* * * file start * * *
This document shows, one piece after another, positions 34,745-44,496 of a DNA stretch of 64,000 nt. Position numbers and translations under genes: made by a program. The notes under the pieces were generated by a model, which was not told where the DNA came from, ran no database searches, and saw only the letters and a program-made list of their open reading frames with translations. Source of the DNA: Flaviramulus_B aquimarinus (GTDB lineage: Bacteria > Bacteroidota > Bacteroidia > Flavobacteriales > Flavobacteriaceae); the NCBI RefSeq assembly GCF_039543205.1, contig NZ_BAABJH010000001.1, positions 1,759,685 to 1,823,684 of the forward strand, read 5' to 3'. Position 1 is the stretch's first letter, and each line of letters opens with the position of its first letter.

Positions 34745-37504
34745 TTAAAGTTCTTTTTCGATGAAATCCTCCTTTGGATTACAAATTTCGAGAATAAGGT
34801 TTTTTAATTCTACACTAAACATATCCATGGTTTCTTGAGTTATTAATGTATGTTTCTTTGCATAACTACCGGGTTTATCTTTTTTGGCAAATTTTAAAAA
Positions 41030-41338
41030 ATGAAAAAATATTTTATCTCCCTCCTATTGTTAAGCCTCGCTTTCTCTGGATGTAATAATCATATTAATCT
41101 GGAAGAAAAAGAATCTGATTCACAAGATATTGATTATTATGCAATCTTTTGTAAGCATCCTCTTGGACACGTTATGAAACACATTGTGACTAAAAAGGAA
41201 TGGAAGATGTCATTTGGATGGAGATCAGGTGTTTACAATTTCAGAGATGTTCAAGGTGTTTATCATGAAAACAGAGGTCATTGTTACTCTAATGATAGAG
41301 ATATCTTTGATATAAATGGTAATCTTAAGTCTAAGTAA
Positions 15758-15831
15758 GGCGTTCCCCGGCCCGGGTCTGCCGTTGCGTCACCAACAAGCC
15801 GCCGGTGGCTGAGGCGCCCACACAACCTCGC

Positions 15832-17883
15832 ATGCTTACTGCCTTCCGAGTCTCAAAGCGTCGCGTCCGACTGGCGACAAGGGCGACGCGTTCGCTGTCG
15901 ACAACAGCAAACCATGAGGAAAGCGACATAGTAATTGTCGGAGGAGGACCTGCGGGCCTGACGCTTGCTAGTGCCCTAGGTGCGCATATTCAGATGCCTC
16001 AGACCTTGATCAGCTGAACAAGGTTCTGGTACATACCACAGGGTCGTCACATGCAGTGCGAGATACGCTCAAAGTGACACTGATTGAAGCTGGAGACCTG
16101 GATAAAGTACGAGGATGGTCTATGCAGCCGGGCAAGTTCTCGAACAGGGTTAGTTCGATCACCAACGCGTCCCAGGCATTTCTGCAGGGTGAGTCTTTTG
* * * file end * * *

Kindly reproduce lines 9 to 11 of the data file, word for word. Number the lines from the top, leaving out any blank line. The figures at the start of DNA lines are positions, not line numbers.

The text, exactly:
41301 ATATCTTTGATATAAATGGTAATCTTAAGTCTAAGTAA
Positions 15758-15831
15758 GGCGTTCCCCGGCCCGGGTCTGCCGTTGCGTCACCAACAAGCC